Innovation, Reallocation and Growth
We build a model of firm-level innovation, productivity growth and reallocation featuring endogenous entry and exit. A new and central economic force is the selection between high- and low-type firms, which differ in terms of their innovative capacity. We estimate the parameters of the model using US Census micro data on firm-level output, R&D and patenting. The model provides a good fit to the dynamics of firm entry and exit, output and R&D. Taxing the continued operation of incumbents can lead to sizable gains (of the order of 1.4% improvement in welfare) by encouraging exit of less productive firms and freeing up skilled labor to be used for R&D by high-type incumbents. Subsidies to the R&D of incumbents do not achieve this objective because they encourage the survival and expansion of low-type firms.
We thank four anonymous referees and the coeditor, Marty Eichenbaum, for detailed suggestions. We also thank participants in Kuznetz Lecture at Yale University and in seminars at New York University, Federal Reserve Bank of Minneapolis, North Carolina State University, Bank of Finland, University of Pennsylvania, University of Toronto Growth and Development Conference, AEA 2011 and 2012, NBER Summer Institute Growth Meeting 2012, CREI-MOVE Workshop on Misallocation and Productivity, Federal Reserve Bank of Philadelphia, and Microsoft for helpful comments. This research is supported by Harvard Business School, Innovation Policy and the Economy forum, Kauffman Foundation, National Science Foundation, and University of Pennsylvania. Douglas Hanley provided excellent research assistance in all parts of this project. The research in this paper was conducted while the authors were Special Sworn Status researchers of the US Census Bureau at the Boston Census Research Data Center (BRDC). Support for this research from NSF grant ITR-0427889 [BRDC] is gratefully acknowledged. Research results and conclusions expressed are the authors’ and do not necessarily reflect the views of the Census Bureau or NSF. This paper has been screened to ensure that no confidential data are revealed. The views expressed herein are those of the authors and do not necessarily reflect the views of the National Bureau of Economic Research.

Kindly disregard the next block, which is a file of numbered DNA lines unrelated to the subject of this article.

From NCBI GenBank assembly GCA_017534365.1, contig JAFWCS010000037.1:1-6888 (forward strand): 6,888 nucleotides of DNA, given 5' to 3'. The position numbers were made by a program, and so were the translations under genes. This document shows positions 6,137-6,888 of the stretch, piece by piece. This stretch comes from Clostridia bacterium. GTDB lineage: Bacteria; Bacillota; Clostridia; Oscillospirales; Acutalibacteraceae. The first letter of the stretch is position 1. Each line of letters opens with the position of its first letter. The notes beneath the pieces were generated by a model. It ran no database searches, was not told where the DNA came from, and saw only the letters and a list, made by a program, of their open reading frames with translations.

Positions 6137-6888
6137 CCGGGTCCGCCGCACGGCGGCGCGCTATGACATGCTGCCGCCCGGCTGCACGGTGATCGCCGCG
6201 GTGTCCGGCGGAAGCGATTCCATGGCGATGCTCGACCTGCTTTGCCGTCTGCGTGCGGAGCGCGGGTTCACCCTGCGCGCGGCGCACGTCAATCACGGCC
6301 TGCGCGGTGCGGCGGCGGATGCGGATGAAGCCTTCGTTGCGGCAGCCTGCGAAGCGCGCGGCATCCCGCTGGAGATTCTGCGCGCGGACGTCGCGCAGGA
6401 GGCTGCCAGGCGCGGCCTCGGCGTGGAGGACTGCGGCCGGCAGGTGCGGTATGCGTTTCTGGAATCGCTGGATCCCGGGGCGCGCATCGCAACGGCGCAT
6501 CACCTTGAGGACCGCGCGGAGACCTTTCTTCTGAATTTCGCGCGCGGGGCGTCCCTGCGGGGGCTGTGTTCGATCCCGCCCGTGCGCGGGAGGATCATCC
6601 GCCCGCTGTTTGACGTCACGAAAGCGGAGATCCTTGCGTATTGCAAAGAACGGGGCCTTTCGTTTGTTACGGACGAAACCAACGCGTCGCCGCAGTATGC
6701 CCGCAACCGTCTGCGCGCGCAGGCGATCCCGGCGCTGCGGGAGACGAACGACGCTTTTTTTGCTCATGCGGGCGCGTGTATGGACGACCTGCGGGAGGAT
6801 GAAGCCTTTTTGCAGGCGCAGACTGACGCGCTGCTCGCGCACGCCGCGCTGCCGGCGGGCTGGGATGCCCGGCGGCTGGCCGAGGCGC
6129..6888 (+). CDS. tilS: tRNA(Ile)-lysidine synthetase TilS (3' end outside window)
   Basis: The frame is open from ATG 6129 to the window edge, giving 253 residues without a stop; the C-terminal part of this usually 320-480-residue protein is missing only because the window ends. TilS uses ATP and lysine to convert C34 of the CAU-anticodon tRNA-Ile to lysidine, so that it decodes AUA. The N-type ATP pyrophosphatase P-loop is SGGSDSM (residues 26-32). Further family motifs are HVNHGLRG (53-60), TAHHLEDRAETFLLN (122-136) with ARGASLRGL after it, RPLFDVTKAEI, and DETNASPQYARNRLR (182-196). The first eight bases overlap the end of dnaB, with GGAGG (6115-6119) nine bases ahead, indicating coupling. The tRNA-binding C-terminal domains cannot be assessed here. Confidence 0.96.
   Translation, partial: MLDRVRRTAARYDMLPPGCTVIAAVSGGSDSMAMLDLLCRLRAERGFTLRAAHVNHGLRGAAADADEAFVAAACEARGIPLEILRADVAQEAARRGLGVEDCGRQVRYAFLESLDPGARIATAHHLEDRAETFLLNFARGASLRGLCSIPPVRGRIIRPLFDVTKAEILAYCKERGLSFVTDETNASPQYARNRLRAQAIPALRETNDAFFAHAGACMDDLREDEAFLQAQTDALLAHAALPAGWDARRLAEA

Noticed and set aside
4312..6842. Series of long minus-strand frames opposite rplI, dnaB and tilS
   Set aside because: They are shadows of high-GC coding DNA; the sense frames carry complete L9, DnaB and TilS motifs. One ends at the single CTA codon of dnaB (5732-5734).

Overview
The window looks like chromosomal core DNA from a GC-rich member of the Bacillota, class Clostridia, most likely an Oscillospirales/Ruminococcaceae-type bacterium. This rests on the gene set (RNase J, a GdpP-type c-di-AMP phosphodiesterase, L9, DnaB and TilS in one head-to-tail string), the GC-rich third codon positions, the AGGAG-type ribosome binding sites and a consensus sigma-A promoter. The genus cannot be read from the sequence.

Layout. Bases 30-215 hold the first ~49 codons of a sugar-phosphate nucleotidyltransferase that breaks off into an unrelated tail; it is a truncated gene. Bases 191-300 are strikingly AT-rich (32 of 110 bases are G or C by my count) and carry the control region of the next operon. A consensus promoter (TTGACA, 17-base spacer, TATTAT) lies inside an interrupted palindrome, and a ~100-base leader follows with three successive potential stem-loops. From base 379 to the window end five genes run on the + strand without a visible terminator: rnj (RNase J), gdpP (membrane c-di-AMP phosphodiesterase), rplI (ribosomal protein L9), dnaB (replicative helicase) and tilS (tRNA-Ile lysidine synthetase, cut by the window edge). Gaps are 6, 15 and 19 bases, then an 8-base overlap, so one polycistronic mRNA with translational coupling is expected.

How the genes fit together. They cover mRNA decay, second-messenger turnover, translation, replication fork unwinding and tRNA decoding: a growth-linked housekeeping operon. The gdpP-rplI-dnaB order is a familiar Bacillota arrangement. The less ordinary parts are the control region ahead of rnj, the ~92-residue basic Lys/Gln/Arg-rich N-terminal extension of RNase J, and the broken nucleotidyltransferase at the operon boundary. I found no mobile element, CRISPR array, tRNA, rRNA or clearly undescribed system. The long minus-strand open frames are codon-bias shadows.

I worked for McKinsey and company as a management consultant from 2001-2002. I have not received any funding from them after that time.
I am part of the Toulouse Network for Information Technology, which carries out research on IT and productivity. From this network I receive an annual honorarium, which is funded by Microsoft.
I do occasional consulting on management practices for government and policy agencies, like the Canadian Government, the World Bank, the European Union, the British Government, and the European Bank of Reconstruction and Development.
I produced a report in 2008 for the World Economic Forum on management practices in private equity for which I received an honorarium.
I occasionally am a paid speaker at corporate events at which I discuss among other things management practices.
Daron Acemoglu & Ufuk Akcigit & Harun Alp & Nicholas Bloom & William Kerr, 2018. "Innovation, Reallocation, and Growth," American Economic Review, vol 108(11), pages 3450-3491. citation courtesy of